Monday evening: No deal so far

Bargaining information, including history of proposals:

BCPSEA Backgrounder – key proposals compared: 00-DS-Backgrounder-What’s Really on the Table-Bargaining Proposals June 16 2014

BCPSEA Backgrounder – costing the proposals:

Background information from BCTF:

“Call me contrary, but I’m going to start with the good news out of the weekend talks between the B.C. Teachers’ Federation and the bargaining arm for the B.C. Liberal government.

The union started off on an encouraging footing Friday with a significant reduction in its expectations on the wage front. The bargaining team dropped a demand for built-in cost-of-living increases, for which there was next to no precedent in modern-day bargaining in the public sector.

Then the union announced that it was prepared to accept a five-year deal, another big move considering that the BCTF initially wanted just a three-year deal before going to four.

The shift recognized an important goal of the Liberals, that of obtaining public sector deals extending well beyond the next election. The teacher contract expired June 30 of last year; five years would carry it though to the summer of 2018.

So far so good. After a lengthy back and forth, the government tabled a revised offer Sunday evening that reflected a significant shift on the part of the Liberals.

They boosted the overall wage offer to teachers from a no-strings-attached 6.5 per cent over six years to 7 per cent. More importantly, they front-end-loaded the schedule of raises so teachers would get 1 per cent July 1 and 2 per cent next February for 3 per cent over the first year and a half or so of the term….”

“After a weekend of bargaining between the government and the teachers’ union, Monday dawned with a rare glimmer of hope for resolving the strike/lockout and preventing a full-scale shutdown of the school system.

Both sides went into the crucial bargaining sessions saying they wanted an 11th-hour deal and were willing to budge from their positions to get it. Progress appeared to be made and things seemed to be looking brighter for a change.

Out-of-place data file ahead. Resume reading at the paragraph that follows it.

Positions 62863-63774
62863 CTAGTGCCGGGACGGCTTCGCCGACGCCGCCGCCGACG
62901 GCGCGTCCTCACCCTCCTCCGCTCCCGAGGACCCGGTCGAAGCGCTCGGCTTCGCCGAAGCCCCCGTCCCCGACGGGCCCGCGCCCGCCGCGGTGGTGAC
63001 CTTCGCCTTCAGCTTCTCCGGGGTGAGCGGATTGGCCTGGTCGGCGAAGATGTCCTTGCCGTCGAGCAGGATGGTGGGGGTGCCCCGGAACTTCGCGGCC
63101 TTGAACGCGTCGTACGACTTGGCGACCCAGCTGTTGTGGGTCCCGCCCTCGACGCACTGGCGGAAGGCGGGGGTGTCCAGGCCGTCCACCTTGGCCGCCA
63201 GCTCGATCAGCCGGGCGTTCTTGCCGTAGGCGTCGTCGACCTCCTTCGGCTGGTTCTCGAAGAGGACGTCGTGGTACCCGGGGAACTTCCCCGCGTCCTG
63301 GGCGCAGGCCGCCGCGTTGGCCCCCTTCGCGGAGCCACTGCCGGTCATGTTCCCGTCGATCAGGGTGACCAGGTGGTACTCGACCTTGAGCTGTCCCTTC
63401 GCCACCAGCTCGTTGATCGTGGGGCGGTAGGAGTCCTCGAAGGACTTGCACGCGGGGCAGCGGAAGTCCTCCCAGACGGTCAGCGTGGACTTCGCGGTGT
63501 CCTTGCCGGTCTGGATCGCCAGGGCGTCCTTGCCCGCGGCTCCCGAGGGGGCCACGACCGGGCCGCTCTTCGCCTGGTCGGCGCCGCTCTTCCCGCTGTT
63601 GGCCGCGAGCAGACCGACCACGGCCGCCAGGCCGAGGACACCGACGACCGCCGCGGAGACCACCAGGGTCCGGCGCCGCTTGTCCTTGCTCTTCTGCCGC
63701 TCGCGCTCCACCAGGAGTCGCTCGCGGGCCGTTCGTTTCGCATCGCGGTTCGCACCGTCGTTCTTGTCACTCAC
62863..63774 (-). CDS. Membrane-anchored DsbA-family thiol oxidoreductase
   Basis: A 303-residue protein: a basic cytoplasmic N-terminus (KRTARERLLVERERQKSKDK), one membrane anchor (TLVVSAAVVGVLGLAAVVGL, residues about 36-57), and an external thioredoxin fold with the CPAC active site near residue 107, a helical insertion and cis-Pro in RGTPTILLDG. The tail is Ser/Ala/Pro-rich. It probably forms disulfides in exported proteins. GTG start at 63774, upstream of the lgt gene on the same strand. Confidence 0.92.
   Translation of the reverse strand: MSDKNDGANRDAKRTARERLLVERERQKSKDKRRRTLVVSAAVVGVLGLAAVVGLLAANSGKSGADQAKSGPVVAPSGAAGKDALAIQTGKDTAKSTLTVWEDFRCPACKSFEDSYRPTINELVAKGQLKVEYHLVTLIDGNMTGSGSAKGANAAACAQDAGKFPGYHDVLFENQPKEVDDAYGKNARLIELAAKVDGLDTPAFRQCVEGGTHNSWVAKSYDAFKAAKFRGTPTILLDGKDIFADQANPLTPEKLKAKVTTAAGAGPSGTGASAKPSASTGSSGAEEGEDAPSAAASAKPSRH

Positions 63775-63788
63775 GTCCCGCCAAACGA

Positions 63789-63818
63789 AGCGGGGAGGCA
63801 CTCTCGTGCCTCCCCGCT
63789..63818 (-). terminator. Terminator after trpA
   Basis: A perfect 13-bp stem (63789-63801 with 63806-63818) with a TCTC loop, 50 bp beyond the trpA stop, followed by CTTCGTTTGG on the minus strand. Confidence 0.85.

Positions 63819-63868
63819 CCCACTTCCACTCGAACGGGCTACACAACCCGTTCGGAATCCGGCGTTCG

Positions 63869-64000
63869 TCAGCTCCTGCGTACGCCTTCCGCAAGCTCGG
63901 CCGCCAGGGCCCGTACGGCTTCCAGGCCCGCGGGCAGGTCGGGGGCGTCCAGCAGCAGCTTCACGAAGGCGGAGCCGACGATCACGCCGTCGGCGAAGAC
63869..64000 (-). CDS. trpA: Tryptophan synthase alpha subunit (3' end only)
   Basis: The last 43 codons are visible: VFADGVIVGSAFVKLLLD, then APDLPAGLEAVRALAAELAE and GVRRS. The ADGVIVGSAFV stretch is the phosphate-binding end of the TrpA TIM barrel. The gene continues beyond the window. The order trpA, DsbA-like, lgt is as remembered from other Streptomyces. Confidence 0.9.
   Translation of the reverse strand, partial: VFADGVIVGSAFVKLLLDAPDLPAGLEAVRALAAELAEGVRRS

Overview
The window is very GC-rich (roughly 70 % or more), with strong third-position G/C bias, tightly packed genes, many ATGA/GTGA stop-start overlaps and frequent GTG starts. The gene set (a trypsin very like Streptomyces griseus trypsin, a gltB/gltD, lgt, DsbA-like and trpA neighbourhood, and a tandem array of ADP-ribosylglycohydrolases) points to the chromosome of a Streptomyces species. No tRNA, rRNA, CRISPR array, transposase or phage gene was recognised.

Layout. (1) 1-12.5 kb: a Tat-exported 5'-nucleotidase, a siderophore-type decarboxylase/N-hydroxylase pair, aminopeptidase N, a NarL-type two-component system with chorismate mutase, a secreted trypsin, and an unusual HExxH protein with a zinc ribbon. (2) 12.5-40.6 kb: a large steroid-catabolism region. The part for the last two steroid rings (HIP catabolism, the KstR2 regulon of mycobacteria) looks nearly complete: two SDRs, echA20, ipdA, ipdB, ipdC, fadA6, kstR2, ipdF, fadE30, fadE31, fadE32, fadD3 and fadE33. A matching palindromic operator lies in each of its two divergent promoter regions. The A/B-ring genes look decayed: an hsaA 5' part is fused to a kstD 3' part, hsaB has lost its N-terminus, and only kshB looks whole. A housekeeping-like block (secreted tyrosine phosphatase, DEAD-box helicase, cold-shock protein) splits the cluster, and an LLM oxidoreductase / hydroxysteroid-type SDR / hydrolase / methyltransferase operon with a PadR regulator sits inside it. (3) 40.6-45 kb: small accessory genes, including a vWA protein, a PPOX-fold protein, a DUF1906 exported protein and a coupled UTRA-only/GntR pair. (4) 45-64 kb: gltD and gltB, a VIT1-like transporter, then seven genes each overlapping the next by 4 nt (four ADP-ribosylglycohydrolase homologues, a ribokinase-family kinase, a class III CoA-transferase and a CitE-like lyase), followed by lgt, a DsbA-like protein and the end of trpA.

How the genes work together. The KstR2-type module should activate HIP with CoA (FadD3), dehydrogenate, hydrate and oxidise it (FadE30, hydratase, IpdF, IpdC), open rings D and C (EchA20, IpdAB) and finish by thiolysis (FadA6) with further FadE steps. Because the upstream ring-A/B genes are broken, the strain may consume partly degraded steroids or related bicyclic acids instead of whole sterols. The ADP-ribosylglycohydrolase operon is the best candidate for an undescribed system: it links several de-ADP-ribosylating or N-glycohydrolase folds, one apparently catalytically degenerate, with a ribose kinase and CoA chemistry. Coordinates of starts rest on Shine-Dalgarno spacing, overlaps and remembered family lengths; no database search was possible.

But then it all went from the frying pan into the fire.

“The strike is imminent,” said union president Jim Iker, adding the government didn’t seem to want a deal after all.

“It was all talk. The government was unprepared, unwilling and ultimately unhelpful.”

Iker accused the government of actually reducing its wage offer to teachers from 7.25 per cent over six years to just seven per cent.

“They went backward instead of forward,” Iker said.

That triggered an angry response from Peter Cameron, the government’s lead negotiator, who stopped just short of calling Iker a liar.

Cameron said the government’s initial wage offer was just 6.5 per cent, plus a .75-per-cent top-up if the teachers agreed to reduced sick pay.

When the union balked at the sick-pay concession, the government took it off the table and bumped up the wage offer to seven per cent, meaning the teachers were getting a better total wage offer, not a worse one.

“How is seven per cent going backwards from 6.5 per cent?” Cameron asked. “It’s completely wrong and Jim Iker must know it’s wrong. I can’t characterize that as anything other than a misrepresentation.”

Ugly stuff. Forget that glimmer of hope. This dispute is nastier than ever now, and the two sides are still far apart.


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